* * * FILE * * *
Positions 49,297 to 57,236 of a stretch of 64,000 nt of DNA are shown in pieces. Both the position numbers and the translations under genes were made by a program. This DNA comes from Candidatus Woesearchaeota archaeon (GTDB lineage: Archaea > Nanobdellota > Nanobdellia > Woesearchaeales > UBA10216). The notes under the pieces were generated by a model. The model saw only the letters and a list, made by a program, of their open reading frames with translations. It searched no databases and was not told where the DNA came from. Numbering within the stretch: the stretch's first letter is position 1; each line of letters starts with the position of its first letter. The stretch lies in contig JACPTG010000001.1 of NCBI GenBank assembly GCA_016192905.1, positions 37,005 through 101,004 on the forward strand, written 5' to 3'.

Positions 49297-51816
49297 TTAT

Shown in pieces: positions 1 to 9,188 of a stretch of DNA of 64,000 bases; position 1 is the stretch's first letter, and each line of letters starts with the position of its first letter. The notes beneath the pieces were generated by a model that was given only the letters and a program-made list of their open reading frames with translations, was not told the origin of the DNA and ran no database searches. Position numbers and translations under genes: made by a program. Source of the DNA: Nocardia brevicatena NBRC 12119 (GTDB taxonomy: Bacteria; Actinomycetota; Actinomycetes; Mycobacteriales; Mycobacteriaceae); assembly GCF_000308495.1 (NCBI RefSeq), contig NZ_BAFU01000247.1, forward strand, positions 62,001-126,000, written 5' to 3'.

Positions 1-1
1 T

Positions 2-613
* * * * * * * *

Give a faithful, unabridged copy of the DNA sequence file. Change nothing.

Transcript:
Positions 49,297 to 57,236 of a stretch of 64,000 nt of DNA are shown in pieces. Both the position numbers and the translations under genes were made by a program. This DNA comes from Candidatus Woesearchaeota archaeon (GTDB lineage: Archaea > Nanobdellota > Nanobdellia > Woesearchaeales > UBA10216). The notes under the pieces were generated by a model. The model saw only the letters and a list, made by a program, of their open reading frames with translations. It searched no databases and was not told where the DNA came from. Numbering within the stretch: the stretch's first letter is position 1; each line of letters starts with the position of its first letter. The stretch lies in contig JACPTG010000001.1 of NCBI GenBank assembly GCA_016192905.1, positions 37,005 through 101,004 on the forward strand, written 5' to 3'.

Positions 49297-51816
49297 TTAT

Shown in pieces: positions 1 to 9,188 of a stretch of DNA of 64,000 bases; position 1 is the stretch's first letter, and each line of letters starts with the position of its first letter. The notes beneath the pieces were generated by a model that was given only the letters and a program-made list of their open reading frames with translations, was not told the origin of the DNA and ran no database searches. Position numbers and translations under genes: made by a program. Source of the DNA: Nocardia brevicatena NBRC 12119 (GTDB taxonomy: Bacteria; Actinomycetota; Actinomycetes; Mycobacteriales; Mycobacteriaceae); assembly GCF_000308495.1 (NCBI RefSeq), contig NZ_BAFU01000247.1, forward strand, positions 62,001-126,000, written 5' to 3'.

Positions 1-1
1 T

Positions 2-613